Raw Mānuka Honey: what makes it raw & how to know what to look for?
Raw is raw – right? Well not exactly. When it comes to honey, the term raw when is not quite as clear cut as it is with meat or vegetables.
Let’s get really honest about it and understand what it is you are really looking for in your raw honey given there is no strict legal requirement for claims and labelling of honey raw.
In its raw state honey contains natural vitamins and living enzymes and when buying raw honey - you want to be guaranteed that the nutritional elements are preserved.
So, generally speaking, the basic difference between raw and regular honey is how it’s been processed and in particular how much heat is been used in that process.
What's the rawest form of Mānuka honey?
In the strictest terms Mānuka honeycomb or mānuka honey straight from the hive, that has not been filtered or heat processed, is as ‘raw’ as you can get.
However, Mānuka honey in its rawest form - unheated & unfiltered, doesn’t make it anymore ‘nutritious’ or more beneficial than other forms of Manuka honey.
In most cases you will find that a small about of heat and filtration is used in the Mānuka honey extraction and production process, that's okay, if done correctly it doesn't reduce it's benefits.
Why would Mānuka honey need to be heated?
The best way to extract Mānuka honey from honeycomb/ form the frames is with a bit of heat - but only as hot as our bees would do.
Did you know that the average temperature found in the hive is between 91°F - 97°F? So it’s very natural for honey to reach these temperatures.
A good Mānuka honey manufacturer will only try to mimic these temperatures in their factory in order to work with the honey so it can be filtered/ creamed and packaged but at the same time maintain it's nutritional goodness.
So - you should ask your producer or retailer if they know to what temperatures the honey has been heated to in the production process.
The amount of heat use in our Mānuka honey process satisfies a raw diet. In a raw diet all food should not been heated above 98.6°F. This is the average temperature of your body and is believed to keep the food as nutritious as possible.
What do we do?
Here at Happy Valley we do heat our Mānuka honey, but it is only ever gently warmed, mimicking the heat of the hive. This helps to retard granulation for a short period of time and allow light straining, stirring and packing into containers for sale.
What does it it mean to filter Mānuka honey?
Most honey goes through a filtration process. After the beekeeper extracts the frame of Mānuka honey from the hive, in the factory the honey is removed from its frame. After this the manuka honey goes through a filter in order to remove foreign objects, in particular pollen.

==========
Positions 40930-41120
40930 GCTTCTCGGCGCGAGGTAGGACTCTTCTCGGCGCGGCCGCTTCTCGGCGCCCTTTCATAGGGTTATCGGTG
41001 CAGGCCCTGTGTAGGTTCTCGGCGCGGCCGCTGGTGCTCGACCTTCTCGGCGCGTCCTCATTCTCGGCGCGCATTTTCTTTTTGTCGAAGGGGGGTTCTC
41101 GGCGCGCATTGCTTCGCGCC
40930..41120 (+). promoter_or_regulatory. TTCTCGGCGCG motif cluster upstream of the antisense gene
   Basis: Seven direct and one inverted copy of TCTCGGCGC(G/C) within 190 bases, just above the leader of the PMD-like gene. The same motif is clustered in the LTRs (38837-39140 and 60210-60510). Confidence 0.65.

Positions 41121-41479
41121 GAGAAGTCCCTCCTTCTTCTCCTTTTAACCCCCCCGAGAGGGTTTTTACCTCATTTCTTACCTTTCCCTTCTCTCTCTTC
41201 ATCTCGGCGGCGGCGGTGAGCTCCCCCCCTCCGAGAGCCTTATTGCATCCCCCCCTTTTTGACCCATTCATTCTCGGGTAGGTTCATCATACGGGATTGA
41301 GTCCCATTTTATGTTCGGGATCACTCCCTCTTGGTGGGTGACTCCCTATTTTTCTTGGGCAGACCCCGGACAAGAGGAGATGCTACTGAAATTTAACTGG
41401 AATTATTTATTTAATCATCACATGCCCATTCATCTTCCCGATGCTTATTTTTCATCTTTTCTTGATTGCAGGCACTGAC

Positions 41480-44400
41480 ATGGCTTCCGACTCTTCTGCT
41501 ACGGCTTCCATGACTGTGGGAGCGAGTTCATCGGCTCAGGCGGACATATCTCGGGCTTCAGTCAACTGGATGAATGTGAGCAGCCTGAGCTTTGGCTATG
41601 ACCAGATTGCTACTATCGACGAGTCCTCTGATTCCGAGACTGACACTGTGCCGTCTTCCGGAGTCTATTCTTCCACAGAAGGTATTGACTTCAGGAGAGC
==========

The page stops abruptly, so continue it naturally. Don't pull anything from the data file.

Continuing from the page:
Honey is made by honey bees from the nectar of flowers and plants, not pollen. Pollen is actually an accidental guest in honey, brought back by the bee as a source of food for baby bees (the “brood”), or incidentally introduced into the honey through other means, such as during the extraction process.
Pollen in honey is sometimes analyzed to help determine the primary floral source. The amount of pollen in honey is minuscule and not enough to impact the nutrient value of honey.
Honey is still honey, even without pollen. So therefore there is no reason whereby ‘unfiltered’ honey would be more ‘nutritious’. While some people may suggest to purchase raw local honey as a way to help your allergies this may not always be the answer - found out why here.
Is creamed Mānuka honey still raw?
Yes, creamed Mānuka honey is raw too. If the process is done correctly creamed Manuka can still be defined as raw Manuka honey, just make sure it if it’s from a trusted producer.
Creamed honey is achieved by having one part finely granulated honey blended with nine parts liquid honey. The mixture is then placed in cool storage to promote rapid granulation and produce a small crystal structure that results in a smooth creamy texture - hence creamed honey.
The precisely controlled crystallization process also lightens the color of honey, but does not affect the taste and nutritional goodness at all.
So creamed Mānuka honey is by definition is still raw!
What do we do?
Here at Happy Valley we aim to have maintain Manuka honey natural goodness throughout the process from collection, harvesting and to production.
Our 100% pure NZ natural raw Mānuka honeys are carefully stirred to produce a silky smooth creamed texture. Our Mānuka honey maintains its flavor from the unique environment they have been collected from.
Our Mānuka honey is raw and as close to nature as we can get it.
Is pasteurize Mānuka honey classed as raw?
No - pasteurize Mānuka honey is not raw honey.
Some manufactures will pasteurize their honey, this is achieved by heating the honey above 161.6°F for a short period, followed by rapid cooling.
This is not raw honey.
This is for easy filtering and bottling, so that it looks cleaner and smoother, more appealing on the shelf, and easier to handle and package and store where heat and moisture will not effect the honey.
So this is typically the syrupy liquid (or runny) honeys you might find in the supermarket, these honeys have been pasteurized to help with the presentation and making it a consistent color and look for consumers by stopping the granulation process.
This is not raw honey. It is simply a way to ensure the honey does not ferment over time (fermentation does not pose a health danger, it just affects the taste).
So in short, Honey can still be called 'raw' even when it has been processed.
Ultimately it is up to you, as the customer to understand what level of filtration and processing with heat you are happy with.